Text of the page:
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Economic Analysis

Whither Europe and the Euro?

Thoughts from the Frontline

June 10, 2005

What if the Malthusian doom and gloom crowd is wrong? What if the trend of lower population growth clearly evident in the developed world is echoed in the rest of the world? This week we look at a remarkable book by Ben Wattenberg called simply "Fewer." It is about "How the New Demography of the Population Will Shape Our Future." His thesis has implications for currency valuations, public pensions and the future of Europe, among many other things. The book has given me a great deal of...

Rethinking Bonds and Another Conundrum

Outside the Box

June 6, 2005

This week's letter is again by one of my favorites, Stephen Roach of Morgan Stanley. We will look at two pieces, one from May 31st and another from June 3rd. The first article lays out why Roach is moving from a bond bear to a bull or at least neutral stance. Low inflation, slowing china, and low relative rates in other parts of the world will help keep our long end rates down.

The second article examines the movement of the dollar. If the current account deficit is to narrow, the dollar must...

Can the Fed Find the Sweet Spot?

Thoughts from the Frontline

June 3, 2005

The questions of the day seemed to revolve around Fed policy, the US trade deficit and the dollar. We look at all of these questions and more in today's letter. Specifically, I want to try to lay out three scenarios involving future Fed policy actions and what each possibility might mean for the US and global economies.

The Fed is in an extraordinarily difficult position. Some very distinguished observers believe the Fed should stop their tightening cycle now. Others think that not...

France and Leading Indicators

Outside the Box

May 30, 2005

This week is we look at two short articles on different topics from some of my favorite writers. The first is by Anatole Kaltsky of GaveKal Research and looks at some of the recent political and economic problems in Europe and what must be done to help turn the EU around. Germany recently had state elections (big upsets), the French vote on the EU constitution was this weekend (expected to be a rejection). These and other issues will have interesting long term implications for Europe and the...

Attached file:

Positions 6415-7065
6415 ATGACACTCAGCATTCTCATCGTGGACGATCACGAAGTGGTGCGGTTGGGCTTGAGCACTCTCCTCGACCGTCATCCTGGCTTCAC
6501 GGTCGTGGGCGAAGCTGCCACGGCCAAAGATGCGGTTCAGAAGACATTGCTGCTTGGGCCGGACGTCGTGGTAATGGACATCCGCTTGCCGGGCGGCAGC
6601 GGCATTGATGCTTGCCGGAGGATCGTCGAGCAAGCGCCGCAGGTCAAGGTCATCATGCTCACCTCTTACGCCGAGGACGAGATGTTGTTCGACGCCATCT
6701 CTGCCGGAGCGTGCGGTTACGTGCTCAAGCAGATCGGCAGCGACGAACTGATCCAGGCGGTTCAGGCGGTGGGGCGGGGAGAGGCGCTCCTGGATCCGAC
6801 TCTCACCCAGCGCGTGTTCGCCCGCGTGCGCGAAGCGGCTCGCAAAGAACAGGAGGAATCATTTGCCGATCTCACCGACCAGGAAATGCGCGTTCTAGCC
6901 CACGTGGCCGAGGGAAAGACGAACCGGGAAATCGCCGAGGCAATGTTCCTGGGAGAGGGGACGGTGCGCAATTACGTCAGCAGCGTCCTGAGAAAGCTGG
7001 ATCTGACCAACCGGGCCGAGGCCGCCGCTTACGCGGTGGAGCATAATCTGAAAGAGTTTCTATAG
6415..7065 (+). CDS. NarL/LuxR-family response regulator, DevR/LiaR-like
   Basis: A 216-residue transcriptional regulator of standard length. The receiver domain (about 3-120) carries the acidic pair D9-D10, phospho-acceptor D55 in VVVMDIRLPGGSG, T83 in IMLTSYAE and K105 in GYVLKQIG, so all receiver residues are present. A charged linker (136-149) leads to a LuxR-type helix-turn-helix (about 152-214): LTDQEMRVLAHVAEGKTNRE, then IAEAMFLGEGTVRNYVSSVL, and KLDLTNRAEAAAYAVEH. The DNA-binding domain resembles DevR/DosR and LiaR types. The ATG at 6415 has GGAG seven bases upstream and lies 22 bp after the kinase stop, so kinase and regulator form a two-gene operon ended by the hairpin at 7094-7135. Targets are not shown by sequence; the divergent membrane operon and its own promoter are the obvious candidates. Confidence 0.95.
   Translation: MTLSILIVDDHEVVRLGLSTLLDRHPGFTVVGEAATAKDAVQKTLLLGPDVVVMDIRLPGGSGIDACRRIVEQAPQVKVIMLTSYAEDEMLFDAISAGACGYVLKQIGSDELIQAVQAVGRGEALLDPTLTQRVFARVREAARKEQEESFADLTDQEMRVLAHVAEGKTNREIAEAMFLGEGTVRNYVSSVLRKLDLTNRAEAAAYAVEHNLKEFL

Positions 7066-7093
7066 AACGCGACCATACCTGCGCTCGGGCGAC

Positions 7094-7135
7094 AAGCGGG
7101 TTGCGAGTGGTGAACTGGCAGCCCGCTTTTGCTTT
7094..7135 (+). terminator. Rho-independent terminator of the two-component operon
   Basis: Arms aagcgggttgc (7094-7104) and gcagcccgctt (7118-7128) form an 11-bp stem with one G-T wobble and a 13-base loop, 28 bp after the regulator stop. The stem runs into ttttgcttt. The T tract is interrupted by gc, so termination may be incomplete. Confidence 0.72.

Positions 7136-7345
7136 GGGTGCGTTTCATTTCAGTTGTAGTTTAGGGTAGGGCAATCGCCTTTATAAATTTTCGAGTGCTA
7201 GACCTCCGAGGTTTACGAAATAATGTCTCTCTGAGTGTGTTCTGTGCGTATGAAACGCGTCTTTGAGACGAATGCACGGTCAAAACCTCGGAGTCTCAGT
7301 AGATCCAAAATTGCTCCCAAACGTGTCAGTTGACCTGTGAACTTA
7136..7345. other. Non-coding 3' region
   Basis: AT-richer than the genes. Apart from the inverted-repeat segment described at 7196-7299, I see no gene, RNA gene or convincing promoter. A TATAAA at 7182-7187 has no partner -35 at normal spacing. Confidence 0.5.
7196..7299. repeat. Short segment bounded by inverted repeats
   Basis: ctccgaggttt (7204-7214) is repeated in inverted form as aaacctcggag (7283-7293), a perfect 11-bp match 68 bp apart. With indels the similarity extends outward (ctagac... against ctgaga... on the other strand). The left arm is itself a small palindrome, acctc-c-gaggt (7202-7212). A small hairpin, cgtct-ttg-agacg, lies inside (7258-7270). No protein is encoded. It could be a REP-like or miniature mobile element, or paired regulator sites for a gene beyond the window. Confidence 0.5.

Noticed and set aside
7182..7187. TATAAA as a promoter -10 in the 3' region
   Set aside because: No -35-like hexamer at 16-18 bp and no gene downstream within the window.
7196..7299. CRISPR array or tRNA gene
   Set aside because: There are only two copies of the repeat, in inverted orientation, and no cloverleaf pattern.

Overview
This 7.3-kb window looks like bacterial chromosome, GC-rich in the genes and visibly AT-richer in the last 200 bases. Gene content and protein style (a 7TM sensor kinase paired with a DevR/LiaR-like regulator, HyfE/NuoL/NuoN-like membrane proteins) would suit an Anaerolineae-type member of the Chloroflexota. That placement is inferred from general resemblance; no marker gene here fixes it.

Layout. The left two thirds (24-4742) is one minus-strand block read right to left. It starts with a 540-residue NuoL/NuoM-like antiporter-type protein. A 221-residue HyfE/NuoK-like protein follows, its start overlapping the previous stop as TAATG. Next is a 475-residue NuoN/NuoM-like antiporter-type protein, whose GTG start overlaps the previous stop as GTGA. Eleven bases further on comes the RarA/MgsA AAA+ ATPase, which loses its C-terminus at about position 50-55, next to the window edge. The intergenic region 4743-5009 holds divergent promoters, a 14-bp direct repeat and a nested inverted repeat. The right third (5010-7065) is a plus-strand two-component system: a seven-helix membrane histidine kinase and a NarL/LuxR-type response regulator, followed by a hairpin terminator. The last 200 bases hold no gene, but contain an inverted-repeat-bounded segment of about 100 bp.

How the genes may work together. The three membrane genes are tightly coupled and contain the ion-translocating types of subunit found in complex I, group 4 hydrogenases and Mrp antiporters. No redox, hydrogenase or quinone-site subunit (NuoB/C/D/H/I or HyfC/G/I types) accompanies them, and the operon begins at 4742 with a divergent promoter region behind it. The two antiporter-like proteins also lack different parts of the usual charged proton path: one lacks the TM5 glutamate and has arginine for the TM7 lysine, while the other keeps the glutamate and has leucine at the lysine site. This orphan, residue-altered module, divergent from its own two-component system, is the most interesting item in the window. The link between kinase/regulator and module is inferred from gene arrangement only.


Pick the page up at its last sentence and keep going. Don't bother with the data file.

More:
The Strange Tale of the Bare-Bottomed King

Outside the Box

May 23, 2005

This weeks article comes from one of my must read economic analysts, Bill Gross of Pimco. Bill sits on top of the largest pile of bonds in the world and is often referred to as the Bond King. His latest Investment Outlook is called "The Strange Tale of the Bare-Bottomed King." Pimco had a Secular Forum in May and this is Bill Gross's take on some of the issues discussed.

Bill sees our current prosperity built not on productivity and technology but on finance-based consumption fed from asset...

The Greenspan Conundrum

Thoughts from the Frontline

May 20, 2005

"There is little doubt that, with the breakup of the Soviet Union and the integration of China and India into the global trading market, more of the world's productive capacity is being tapped to satisfy global demands for goods and services. Concurrently, greater integration of financial markets has meant that a larger share of the world's pool of savings is being deployed in cross- border financing of investment. The favorable inflation performance across a broad range of countries...

Kicks Just Keep Getting Harder to Find

Thoughts from the Frontline

May 20, 2005

"It seems like kicks just keep getting harder to find,
All your kicks ain't bringing you peace of mind,
Before you find out it's too late,
You'd better get straight," - The Monkees

Substitute the word "returns" for "kicks" in the classic Monkees hit and you get an updated boomer generation anthem. (Or maybe Peter, Paul and Mary singing "Where have all the returns gone? - a long time passing.") This week we look at issues involving pension funds, muse upon the size of the financial...

How Japan financed global reflation

Outside the Box

May 16, 2005

This week's letter is by Richard Duncan who is the author of one of my favorite books called The Dollar Crisis: Causes, Consequences, Cures. Richard is based in Hong Kong and is one of the more thoughtful financial analysts I know.

Many people have talked about Federal Reserve Governor Ben Bernanke's printing press speech in 2002, which created quite a storm with the media and financial writers. Richard notes that he repeated the theme of that speech while in Japan in 2003, but unlike us the...

The Problem With Indexes

Thoughts from the Frontline

May 13, 2005

This week we look at index funds, and specifically at the problems that the certain types of capitalization weighted index funds have. It is intuitively obvious that capitalization weighted indexes have a larger proportion of their assets in the larger stocks. But is this what a rational investor should actually want? I think the information we look at today will surprise many.

My good friend Rob Arnott has challenged the conventional thinking with an explosive new study just...

Peering into the Next Ten Years

Outside the Box

May 9, 2005

This week's letter is by Myles Zyblock, who is Chief Institutional Strategist & Director of Capital Markets Research at the Royal Bank of Canada. I have been reading Myles for a number of years, when he was first at another firm whose quality of work has dropped since he left.

Myles takes a look at what the next ten years might hold for investors in the equity markets. Using both PEs and an accounting based approach he concludes that investors will be very disappointed if they expect returns...